It came, likely triggered a flurry of tremors, and then was gone again.
But one of New Zealand's longest earthquakes in years now has scientists poring over a trove of freshly-collected data.
The country's most recent "slow-slip" earthquake began off the coast of Pōrangahau around May 23 and lasted until the start of this month, probably causing a 4.2 Central Hawke's Bay jolt in the process.
These mysterious types of quakes, observed only in the last two decades, can last from days to years and produce up to tens of centimetres of displacements along faults.
But because they happened too slowly to be picked up by seismometers – or to be felt by humans – they could only be recorded using special GPS equipment measuring the slow movement of land.
The latest event kicked off in the same area as one that occurred shortly after the 7.8 Kaikoura Earthquake in November 2016, and was large enough to cause displace three continuously-operating GNSS sites by several centimetres.
"The latest slow slip event was similar to previous ones we've seen in that area, although it involved slightly larger displacements at the GeoNet GPS sites than ones observed in 2006 and 2011, and was slightly smaller than the previous one in 2016," said Dr Laura Wallace of GNS Science.
The event also coincided with a series of small earthquakes around the region – the largest being a magnitude 4.2 shake recorded in Waipukurau on May 30, and which around 1800 people reported feeling.
"We typically see swarms of earthquakes in that area during the Pōrangahau slow slip events," she said.
"Although for this year's slow slip event, there seemed to be slightly fewer earthquakes compared to previous Pōrangahau slow slip events in 2006, 2011, and 2016."
As it happened, the relatively regular timing of these events meant scientists were able to deploy an array of sensors to capture one of the quakes for the first time.
Along with 26 sensors that had recently been installed offshore, nearly 50 other instruments were set up across Hawke's Bay, Tararua and Wairarapa by GNS and Victoria University scientists just after the quake started, as part of a Marsden Fund-supported project.
Slow slip events were now known to be relatively common features of the Hikurangi Subduction Zone - a largely offshore margin where the Pacific Plate dives – or subducts – westward beneath the North Island.
Specifically, they tended to happen within areas where the subduction zone was transitioning from being "stuck" beneath the southern North Island, to an area where the subduction zone was "creeping" further north, around Gisborne and Hawke's Bay.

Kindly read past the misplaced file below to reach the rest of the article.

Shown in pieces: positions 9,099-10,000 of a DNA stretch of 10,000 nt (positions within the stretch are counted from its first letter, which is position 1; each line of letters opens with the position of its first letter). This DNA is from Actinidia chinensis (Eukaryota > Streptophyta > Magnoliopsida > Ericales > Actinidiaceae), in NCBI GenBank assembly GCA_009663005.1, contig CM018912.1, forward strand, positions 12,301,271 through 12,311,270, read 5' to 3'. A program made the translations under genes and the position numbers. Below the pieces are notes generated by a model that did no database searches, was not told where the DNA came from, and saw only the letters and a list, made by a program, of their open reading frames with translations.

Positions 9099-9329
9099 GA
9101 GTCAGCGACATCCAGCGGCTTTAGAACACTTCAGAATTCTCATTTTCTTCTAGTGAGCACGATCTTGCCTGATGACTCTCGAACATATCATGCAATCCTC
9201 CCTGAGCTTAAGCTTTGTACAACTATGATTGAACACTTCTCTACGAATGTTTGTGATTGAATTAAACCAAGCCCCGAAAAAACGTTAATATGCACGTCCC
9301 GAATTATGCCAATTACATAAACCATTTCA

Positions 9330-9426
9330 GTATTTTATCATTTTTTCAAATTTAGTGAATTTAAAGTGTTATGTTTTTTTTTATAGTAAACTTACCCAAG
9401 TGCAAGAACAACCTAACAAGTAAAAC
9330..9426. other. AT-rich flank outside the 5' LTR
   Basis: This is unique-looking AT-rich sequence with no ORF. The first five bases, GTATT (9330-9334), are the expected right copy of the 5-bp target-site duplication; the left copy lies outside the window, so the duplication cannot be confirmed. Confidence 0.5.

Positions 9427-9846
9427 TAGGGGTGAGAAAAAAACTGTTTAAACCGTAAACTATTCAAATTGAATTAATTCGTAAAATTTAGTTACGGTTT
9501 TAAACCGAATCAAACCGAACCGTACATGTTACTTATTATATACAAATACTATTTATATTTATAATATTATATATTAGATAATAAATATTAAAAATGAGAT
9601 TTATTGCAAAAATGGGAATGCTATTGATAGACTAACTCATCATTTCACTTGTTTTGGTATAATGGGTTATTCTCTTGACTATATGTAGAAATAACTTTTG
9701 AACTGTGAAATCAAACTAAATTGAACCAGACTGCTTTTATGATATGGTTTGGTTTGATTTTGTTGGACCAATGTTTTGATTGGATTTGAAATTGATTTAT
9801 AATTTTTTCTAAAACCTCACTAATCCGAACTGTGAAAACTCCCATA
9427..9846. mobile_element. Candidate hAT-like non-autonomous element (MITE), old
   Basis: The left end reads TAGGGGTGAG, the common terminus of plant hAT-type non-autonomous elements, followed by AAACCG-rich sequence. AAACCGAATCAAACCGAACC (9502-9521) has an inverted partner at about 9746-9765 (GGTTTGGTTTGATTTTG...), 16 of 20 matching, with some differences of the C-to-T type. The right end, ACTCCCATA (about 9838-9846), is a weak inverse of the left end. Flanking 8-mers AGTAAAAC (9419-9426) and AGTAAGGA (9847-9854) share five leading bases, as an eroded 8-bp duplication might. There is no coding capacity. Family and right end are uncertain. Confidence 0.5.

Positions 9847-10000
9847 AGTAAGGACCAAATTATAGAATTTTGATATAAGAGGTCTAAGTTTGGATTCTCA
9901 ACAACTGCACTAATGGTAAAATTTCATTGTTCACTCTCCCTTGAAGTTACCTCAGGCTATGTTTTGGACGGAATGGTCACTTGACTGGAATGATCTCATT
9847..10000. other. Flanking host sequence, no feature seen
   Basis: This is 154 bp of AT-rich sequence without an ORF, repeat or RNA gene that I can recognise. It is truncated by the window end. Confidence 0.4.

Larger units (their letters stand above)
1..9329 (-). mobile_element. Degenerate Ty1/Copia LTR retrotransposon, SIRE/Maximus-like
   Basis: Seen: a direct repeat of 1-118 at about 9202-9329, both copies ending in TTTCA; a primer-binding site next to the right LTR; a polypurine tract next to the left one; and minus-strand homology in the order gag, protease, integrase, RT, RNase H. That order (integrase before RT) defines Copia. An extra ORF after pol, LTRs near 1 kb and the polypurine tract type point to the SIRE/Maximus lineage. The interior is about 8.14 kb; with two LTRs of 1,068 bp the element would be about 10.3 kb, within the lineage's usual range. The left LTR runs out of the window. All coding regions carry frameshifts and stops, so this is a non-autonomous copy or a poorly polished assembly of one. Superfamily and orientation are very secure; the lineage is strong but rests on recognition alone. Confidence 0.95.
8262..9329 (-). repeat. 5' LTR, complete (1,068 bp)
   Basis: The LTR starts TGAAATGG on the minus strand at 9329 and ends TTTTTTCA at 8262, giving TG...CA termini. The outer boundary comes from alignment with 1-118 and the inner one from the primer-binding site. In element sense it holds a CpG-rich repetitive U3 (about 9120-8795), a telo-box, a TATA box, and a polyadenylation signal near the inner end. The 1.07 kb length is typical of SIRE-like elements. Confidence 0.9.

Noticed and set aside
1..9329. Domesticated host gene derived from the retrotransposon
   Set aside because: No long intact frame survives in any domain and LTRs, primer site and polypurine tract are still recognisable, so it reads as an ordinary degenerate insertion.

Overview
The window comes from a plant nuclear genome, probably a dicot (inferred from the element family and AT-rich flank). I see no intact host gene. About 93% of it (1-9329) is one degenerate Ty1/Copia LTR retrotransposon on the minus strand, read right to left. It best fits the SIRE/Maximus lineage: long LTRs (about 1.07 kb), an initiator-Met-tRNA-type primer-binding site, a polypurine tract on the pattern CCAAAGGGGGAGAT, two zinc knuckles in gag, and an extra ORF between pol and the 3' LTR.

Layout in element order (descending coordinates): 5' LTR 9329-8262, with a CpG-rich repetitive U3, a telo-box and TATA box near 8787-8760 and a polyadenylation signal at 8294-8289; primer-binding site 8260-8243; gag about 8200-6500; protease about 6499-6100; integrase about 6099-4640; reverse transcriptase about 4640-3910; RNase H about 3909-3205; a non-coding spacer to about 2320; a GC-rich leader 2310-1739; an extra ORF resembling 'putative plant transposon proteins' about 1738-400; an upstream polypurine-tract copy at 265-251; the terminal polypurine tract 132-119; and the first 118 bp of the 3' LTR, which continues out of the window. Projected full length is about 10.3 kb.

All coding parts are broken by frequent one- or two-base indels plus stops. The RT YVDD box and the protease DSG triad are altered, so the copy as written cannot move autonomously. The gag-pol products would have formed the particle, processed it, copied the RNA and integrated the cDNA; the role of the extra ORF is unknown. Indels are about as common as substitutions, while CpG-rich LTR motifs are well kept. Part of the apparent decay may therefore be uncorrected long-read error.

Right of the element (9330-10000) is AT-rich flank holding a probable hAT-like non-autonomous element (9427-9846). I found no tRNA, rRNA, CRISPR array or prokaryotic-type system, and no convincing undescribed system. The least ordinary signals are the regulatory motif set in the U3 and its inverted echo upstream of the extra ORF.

The zone – presenting one of New Zealand's largest geological hazards – was also ideal for studying slow-slip quakes, because they occurred shallow enough to be imaged at high resolution using seismic techniques.
GNS Science seismologist Dr Emily Warren-Smith, a co-leader of the new Marsden project, said those instruments deployed at sea and on land would provide a clearer picture of energy was built up and released during the events.
"Analysing the small earthquakes occurring both before and during a Pōrangahau slow slip event is a fantastic opportunity to test our ideas around how these slow slip events happen," she said.
"We've observed previously that the behaviour of small earthquakes changes both prior to and during slow slip earthquakes, but not in enough detail to fully understand why.
"New data collected in this project, from additional instruments, will greatly improve our understanding of how and why these slow earthquakes occur so regularly, and what causes them to happen in the first place."
Wallace said the 26 offshore sensors were due to be collected during a November expedition on Niwa's research vessel, Tangaroa.
While it was still unclear precisely why the events tended to happen in five-year cycles, she said there were some working theories.
"Probably part of the answer is that the slow slip area is being loaded steadily by motion between the tectonic plates, which is pretty constant," she said.
"So there may be some kind of threshold - dependent on the strength of the fault - that is reached every five years that causes them to occur so regularly."
Scientists were also exploring ideas that Warren-Smith had developed around the role of build-up of water in the fault zone, which might similarly influence the timing.
In New Zealand, slow slip quakes tended to occur at shallow depths off Gisborne and Hawke's Bay, and at deeper levels observed off the Manawatu and Kapiti regions.
In some events, large areas of land had been observed to move eastward by up to 4cm over days, weeks, or even months.
As there's been increasing evidence to suggest such movements can shift stress within the Earth's crust and in very rare cases trigger large earthquakes, scientists have been watching slow earthquakes around the world all the more closely.
Wallace believed that solving the mystery of slow-slip events would help us to better understand the potential of the Hikurangi subduction zone to produce major earthquakes.
They've have preceded some of the most devastating quakes recorded - including the 9.1 Tohuku earthquake in 2011, the 8.1 Iquique earthquake in Chile in 2014, and a 7.2 shake off the coast of Mexico the same year.
Last month, researchers reported how the slowest earthquake ever recorded - lasting 32 years - eventually led to the catastrophic 1861 Sumatra earthquake in Indonesia.
Yet, because of their regular frequency in New Zealand, scientists now know the events to be part of normal behaviour in our subduction zone – and recording one didn't mean a major rupture was on the way.